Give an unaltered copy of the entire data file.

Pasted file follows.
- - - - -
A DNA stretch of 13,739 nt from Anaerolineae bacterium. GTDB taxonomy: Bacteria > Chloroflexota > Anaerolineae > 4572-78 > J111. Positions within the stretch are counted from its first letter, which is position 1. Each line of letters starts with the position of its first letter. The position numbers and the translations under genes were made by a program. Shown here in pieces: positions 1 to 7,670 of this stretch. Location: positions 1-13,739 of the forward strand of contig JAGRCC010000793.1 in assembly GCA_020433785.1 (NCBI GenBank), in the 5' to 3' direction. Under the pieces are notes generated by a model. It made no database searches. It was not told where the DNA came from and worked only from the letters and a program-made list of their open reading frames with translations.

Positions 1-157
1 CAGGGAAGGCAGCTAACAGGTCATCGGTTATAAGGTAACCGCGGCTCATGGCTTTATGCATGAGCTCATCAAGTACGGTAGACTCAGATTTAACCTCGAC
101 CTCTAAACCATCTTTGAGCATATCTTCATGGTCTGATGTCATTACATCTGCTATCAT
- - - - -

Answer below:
A DNA stretch of 13,739 nt from Anaerolineae bacterium. GTDB taxonomy: Bacteria > Chloroflexota > Anaerolineae > 4572-78 > J111. Positions within the stretch are counted from its first letter, which is position 1. Each line of letters starts with the position of its first letter. The position numbers and the translations under genes were made by a program. Shown here in pieces: positions 1 to 7,670 of this stretch. Location: positions 1-13,739 of the forward strand of contig JAGRCC010000793.1 in assembly GCA_020433785.1 (NCBI GenBank), in the 5' to 3' direction. Under the pieces are notes generated by a model. It made no database searches. It was not told where the DNA came from and worked only from the letters and a program-made list of their open reading frames with translations.

Positions 1-157
1 CAGGGAAGGCAGCTAACAGGTCATCGGTTATAAGGTAACCGCGGCTCATGGCTTTATGCATGAGCTCATCAAGTACGGTAGACTCAGATTTAACCTCGAC
101 CTCTAAACCATCTTTGAGCATATCTTCATGGTCTGATGTCATTACATCTGCTATCAT